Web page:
5. The assessee gave a Note in this regard in its Final accounts for the year ending 31.03.2006, reading as under:

―Note No.28. During the period Sermo Sable (one of the group companies) has been closed and has waived off the amount payable to them by Sermo PM India amounting to Rs.45.18 lakhs (79,263.16 Euros). This is as per the approval received from Sermo Sable. But the Company has not yet received the court order for liquidation.

Accordingly, the Company has written back Creditors amounting to Rs.45.18 lakhs. Since, this liability was pertaining to purchase of Plant and Machinery (which is in use for production) the amount written back has been accounted as Capital Reserve.

RBI approval is required for the writing back of the creditors as the amount involves foreign currency. But the Company has not taken any approval from RBI for the same since the Company has not yet received the Court order for liquidation of Sermo Sable.”

A similar Note was given by the assessee in its Final accounts for all the succeeding years including the year in question.

6. Section 32 is a provision governing the grant of depreciation. Sub-section (1) mandates that depreciation: `shall be allowed … in the case of any block of assets, (at) such percentage on the written down value thereof as may be prescribed‘. It is the `written down value‘ of the block that constitutes the bedrock for allowing depreciation and hence it is out of point to claim or allow depreciation on any value other than the w.d.v. of the block. The term `written down value‘ has been defined u/s 43(6) to mean: `(a) in the case of assets acquired in the previous year, the actual cost to the assessee; (b) in the case of assets acquired before the previous year, the actual cost to the assessee less all depreciation actually allowed to him under this Act. Clause (c) of section 43(6) applies in the case of any `block of assets‘ and explains the written down value to mean:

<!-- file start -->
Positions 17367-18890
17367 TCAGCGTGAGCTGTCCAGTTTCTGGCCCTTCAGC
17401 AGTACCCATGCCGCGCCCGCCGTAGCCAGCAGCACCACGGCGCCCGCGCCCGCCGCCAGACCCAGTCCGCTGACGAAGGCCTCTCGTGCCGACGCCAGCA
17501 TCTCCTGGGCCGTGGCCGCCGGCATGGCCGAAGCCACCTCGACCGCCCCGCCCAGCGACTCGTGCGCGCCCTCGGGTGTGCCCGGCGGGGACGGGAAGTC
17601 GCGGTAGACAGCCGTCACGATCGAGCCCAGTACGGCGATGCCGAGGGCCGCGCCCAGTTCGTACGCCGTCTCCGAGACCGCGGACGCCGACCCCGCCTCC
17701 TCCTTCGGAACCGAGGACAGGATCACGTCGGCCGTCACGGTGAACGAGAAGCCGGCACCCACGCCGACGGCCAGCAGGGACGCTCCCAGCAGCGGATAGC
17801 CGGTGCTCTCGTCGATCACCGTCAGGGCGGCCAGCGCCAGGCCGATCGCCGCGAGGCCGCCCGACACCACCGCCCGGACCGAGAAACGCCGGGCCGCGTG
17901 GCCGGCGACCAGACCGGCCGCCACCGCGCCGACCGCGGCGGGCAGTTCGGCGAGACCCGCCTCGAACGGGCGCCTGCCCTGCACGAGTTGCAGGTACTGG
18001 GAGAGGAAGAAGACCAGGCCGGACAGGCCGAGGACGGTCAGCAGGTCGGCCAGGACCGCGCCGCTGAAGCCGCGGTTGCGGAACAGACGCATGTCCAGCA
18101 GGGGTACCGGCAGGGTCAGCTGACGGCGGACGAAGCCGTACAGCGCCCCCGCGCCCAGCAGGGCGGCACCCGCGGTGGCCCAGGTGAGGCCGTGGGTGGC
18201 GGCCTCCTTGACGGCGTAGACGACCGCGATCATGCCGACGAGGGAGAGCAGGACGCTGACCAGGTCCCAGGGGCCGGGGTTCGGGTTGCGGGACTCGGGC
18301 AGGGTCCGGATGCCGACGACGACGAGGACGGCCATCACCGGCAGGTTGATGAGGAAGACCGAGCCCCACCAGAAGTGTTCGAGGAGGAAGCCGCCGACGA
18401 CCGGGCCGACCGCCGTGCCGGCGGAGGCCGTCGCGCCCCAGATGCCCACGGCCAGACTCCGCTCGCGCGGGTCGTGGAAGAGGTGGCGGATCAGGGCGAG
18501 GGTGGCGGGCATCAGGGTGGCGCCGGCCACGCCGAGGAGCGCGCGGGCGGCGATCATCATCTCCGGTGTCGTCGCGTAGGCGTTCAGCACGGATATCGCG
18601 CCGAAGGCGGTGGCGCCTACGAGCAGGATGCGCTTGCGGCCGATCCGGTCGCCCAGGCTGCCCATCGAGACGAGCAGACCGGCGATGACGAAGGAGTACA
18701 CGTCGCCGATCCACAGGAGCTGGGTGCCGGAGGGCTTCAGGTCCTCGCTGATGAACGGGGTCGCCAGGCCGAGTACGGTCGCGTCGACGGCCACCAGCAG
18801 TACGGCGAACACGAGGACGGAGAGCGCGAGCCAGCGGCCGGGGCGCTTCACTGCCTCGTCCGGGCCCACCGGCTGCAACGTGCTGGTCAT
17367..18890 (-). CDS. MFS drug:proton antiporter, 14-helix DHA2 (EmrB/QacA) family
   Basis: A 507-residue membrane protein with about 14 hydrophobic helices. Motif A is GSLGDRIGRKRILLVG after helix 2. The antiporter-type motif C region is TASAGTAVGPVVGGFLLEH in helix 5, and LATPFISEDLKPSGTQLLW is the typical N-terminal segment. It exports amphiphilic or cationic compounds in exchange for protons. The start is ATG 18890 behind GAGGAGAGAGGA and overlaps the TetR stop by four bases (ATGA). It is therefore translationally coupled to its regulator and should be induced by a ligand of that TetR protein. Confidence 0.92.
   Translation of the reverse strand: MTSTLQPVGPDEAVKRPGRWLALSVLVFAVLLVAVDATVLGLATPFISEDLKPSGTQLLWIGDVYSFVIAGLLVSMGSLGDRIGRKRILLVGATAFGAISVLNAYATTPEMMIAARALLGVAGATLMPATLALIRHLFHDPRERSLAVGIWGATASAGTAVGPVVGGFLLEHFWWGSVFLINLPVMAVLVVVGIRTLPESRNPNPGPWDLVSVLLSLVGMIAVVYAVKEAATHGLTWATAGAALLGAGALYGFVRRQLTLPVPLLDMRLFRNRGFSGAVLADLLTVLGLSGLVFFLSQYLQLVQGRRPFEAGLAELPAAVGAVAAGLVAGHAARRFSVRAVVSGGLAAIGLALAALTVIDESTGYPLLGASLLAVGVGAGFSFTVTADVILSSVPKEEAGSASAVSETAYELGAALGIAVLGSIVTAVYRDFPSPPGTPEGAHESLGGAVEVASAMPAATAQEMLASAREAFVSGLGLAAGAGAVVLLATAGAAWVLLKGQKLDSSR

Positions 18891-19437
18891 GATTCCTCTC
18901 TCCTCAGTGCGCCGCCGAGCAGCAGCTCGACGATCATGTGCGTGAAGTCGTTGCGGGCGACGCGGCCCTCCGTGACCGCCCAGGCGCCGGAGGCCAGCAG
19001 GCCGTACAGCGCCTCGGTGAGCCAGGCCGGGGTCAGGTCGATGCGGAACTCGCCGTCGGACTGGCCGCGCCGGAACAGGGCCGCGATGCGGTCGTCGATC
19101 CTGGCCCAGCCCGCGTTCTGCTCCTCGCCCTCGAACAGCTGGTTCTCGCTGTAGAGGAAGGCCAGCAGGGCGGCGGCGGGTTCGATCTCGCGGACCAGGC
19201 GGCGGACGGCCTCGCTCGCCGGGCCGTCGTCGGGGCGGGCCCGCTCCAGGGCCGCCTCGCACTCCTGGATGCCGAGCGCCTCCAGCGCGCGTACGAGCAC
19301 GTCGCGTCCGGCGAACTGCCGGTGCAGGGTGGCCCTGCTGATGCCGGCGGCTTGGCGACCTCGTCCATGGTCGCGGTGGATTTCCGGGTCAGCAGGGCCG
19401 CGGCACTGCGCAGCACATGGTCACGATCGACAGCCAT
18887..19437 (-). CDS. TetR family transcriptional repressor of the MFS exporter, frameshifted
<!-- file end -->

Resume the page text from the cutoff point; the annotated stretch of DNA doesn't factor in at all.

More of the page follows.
`(i) in respect of any previous year relevant to the assessment year commencing on the 1st day of April, 1988, the aggregate of the written down values of all the assets falling within that block of assets at the beginning of the previous year and adjusted,—